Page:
3 Up, 3 Down: Royals 7, Angels 3

ANAHEIM -- The Angels still have high expectations for 2012, but they didn't give their home fans much of an early showcase in their opening series. The Angels looked unsteady on the bases, inconsistent at the plate and shaky in the field during the three games against Kansas City that concluded with Sunday's 7-3 loss.

The Good:

Albert Pujols looks like Albert Pujols again and that's as encouraging as anything around this team for now. He picked up his first RBI in the first inning on a chopper to the third baseman and had two hits, including a double into the left-center field gap. The problem was the three hitters behind Pujols, who combined to go 1-for-14 with seven strikeouts and stranded people all over the yard. Pujols was on base four times and never scored. That can't happen often or this is going to be a disappointing season.

Kevin Jepsen looks like a different guy, or at least the 2010 version of Jepsen. He threw a 100-mph fastball, according to the stadium radar, to Humberto Quintero and breezed through the eighth inning. If he's as good as Sunday's performance suggested, his presence could bolster a questionable bullpen. Don't be surprised to see manager Mike Scioscia move him into higher-pressure spots if he keeps throwing the ball like this.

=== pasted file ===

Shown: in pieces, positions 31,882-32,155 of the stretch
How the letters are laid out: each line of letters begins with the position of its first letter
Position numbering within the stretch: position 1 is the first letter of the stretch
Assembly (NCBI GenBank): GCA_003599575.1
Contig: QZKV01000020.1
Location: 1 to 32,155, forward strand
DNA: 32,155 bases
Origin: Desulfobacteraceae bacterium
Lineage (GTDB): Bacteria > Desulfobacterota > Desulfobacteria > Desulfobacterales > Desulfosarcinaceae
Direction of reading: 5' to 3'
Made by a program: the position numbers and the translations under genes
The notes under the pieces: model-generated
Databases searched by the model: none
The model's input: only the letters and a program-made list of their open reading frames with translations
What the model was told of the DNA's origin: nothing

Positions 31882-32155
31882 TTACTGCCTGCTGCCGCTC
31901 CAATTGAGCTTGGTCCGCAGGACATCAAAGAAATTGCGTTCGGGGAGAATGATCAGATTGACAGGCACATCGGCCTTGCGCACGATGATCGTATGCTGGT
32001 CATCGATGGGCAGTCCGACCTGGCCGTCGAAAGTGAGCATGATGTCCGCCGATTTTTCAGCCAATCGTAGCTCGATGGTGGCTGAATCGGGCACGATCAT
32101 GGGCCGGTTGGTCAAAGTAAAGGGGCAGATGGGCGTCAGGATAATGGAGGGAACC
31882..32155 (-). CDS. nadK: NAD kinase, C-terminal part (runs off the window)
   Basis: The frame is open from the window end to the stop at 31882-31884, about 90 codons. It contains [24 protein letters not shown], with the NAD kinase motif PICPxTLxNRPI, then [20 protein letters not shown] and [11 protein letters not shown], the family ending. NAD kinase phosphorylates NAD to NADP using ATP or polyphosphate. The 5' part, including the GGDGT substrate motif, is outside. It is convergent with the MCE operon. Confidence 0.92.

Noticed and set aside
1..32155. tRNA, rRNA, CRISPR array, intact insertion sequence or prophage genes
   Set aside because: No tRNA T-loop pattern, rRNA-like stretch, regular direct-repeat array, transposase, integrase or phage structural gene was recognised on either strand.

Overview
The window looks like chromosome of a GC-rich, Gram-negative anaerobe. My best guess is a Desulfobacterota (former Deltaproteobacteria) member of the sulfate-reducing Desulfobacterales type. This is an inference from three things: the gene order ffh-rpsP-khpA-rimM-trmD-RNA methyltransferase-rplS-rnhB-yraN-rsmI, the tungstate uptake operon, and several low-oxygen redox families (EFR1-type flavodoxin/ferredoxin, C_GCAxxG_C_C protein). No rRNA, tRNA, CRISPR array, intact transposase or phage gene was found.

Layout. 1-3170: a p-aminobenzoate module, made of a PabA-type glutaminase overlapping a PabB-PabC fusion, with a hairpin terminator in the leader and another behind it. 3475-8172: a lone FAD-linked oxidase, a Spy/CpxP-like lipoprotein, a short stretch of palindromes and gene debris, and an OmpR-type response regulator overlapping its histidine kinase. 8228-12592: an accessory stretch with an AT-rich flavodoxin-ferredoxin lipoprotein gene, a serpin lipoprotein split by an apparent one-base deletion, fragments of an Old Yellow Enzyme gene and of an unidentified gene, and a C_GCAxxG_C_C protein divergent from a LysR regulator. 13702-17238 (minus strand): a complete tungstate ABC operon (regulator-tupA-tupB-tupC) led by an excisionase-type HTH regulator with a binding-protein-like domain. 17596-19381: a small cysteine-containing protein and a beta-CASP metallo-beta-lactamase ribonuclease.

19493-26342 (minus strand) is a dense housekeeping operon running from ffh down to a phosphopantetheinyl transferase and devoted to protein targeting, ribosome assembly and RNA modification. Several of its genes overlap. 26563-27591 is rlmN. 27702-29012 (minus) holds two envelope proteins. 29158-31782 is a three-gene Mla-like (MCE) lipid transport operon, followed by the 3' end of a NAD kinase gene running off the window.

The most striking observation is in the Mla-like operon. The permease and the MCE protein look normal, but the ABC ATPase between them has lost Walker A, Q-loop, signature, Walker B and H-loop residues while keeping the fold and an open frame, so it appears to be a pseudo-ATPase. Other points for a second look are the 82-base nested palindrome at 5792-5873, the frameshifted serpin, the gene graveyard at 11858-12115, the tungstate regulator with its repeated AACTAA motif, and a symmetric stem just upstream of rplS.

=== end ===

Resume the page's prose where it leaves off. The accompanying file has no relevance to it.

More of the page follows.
You would expect the Angels to score a bunch of runs when the people who hit in front of Pujols get on base six times. Erick Aybar didn't walk all weekend, but he found ways to get on base, including once on a strikeout-wild pitch. Howie Kendrick keeps smashing the ball, even on the double play he hit into.

The Bad:

He hit .218 last year and is 1 for his last 12, so it seems reasonable to wonder whether Vernon Wells has simply lost the ability to hit consistently at this level. He struck out three times, twice on pitches above his shoulders. He hit a solo home run when the Angels trailed 7-2 in the eighth. In all, he stranded five runners and heard pretty loud boos after his third and fifth-inning at-bats. Even if the Angels remain committed to him (and the $63 million they owe him suggests they are), you wonder if he should ever bat as high as fifth until he proves he has turned it around.

Is it Mark Trumbo's fault that he has made three errors in two games at third base, or are the Angels trying to force a square peg into a round hole? It's too early to know whether the experiment is going to work, but early clues aren't promising. If Trumbo can't make the difficult transition to third, what do you do with him? It would be a shame to waste his powerful bat on the bench and there aren't many prospective at-bats in the outfield or at DH. It could become one of their tougher problems.

While the Angels struggle with some of the finer points, including base running and fielding, they would have hoped their excellent starting pitching would keep them afloat. But Dan Haren and Ervin Santana struggled in back-to-back starts. This Kansas City lineup is not a pushover, but you wouldn't expect pitchers of these guys' caliber to allow 10 combined runs. The rotation should be fine, but it's getting off to a shaky start.